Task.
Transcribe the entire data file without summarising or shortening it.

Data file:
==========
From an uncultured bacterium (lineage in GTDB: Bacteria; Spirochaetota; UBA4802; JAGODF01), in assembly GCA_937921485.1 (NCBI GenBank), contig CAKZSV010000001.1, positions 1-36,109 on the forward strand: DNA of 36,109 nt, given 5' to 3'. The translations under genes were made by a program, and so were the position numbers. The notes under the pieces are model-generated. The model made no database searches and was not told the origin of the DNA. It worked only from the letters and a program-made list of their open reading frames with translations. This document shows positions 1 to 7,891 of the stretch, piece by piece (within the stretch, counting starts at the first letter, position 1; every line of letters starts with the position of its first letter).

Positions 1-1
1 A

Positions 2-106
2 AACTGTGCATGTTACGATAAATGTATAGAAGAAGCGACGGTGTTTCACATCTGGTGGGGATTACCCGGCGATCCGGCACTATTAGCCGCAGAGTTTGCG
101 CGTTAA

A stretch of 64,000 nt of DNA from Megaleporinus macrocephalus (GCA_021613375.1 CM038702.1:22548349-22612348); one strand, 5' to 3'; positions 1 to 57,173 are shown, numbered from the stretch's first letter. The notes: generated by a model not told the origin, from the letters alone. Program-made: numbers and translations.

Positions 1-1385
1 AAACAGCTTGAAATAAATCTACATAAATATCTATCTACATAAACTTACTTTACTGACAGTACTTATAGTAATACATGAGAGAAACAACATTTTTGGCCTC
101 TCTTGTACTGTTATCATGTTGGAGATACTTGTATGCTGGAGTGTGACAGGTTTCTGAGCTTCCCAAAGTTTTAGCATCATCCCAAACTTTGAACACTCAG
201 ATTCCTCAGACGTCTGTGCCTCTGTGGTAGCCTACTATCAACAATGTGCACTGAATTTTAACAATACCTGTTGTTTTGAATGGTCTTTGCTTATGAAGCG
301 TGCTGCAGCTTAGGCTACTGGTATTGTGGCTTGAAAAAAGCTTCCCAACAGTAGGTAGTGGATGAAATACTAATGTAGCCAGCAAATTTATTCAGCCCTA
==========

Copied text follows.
From an uncultured bacterium (lineage in GTDB: Bacteria; Spirochaetota; UBA4802; JAGODF01), in assembly GCA_937921485.1 (NCBI GenBank), contig CAKZSV010000001.1, positions 1-36,109 on the forward strand: DNA of 36,109 nt, given 5' to 3'. The translations under genes were made by a program, and so were the position numbers. The notes under the pieces are model-generated. The model made no database searches and was not told the origin of the DNA. It worked only from the letters and a program-made list of their open reading frames with translations. This document shows positions 1 to 7,891 of the stretch, piece by piece (within the stretch, counting starts at the first letter, position 1; every line of letters starts with the position of its first letter).

Positions 1-1
1 A

Positions 2-106
2 AACTGTGCATGTTACGATAAATGTATAGAAGAAGCGACGGTGTTTCACATCTGGTGGGGATTACCCGGCGATCCGGCACTATTAGCCGCAGAGTTTGCG
101 CGTTAA

A stretch of 64,000 nt of DNA from Megaleporinus macrocephalus (GCA_021613375.1 CM038702.1:22548349-22612348); one strand, 5' to 3'; positions 1 to 57,173 are shown, numbered from the stretch's first letter. The notes: generated by a model not told the origin, from the letters alone. Program-made: numbers and translations.

Positions 1-1385
1 AAACAGCTTGAAATAAATCTACATAAATATCTATCTACATAAACTTACTTTACTGACAGTACTTATAGTAATACATGAGAGAAACAACATTTTTGGCCTC
101 TCTTGTACTGTTATCATGTTGGAGATACTTGTATGCTGGAGTGTGACAGGTTTCTGAGCTTCCCAAAGTTTTAGCATCATCCCAAACTTTGAACACTCAG
201 ATTCCTCAGACGTCTGTGCCTCTGTGGTAGCCTACTATCAACAATGTGCACTGAATTTTAACAATACCTGTTGTTTTGAATGGTCTTTGCTTATGAAGCG
301 TGCTGCAGCTTAGGCTACTGGTATTGTGGCTTGAAAAAAGCTTCCCAACAGTAGGTAGTGGATGAAATACTAATGTAGCCAGCAAATTTATTCAGCCCTA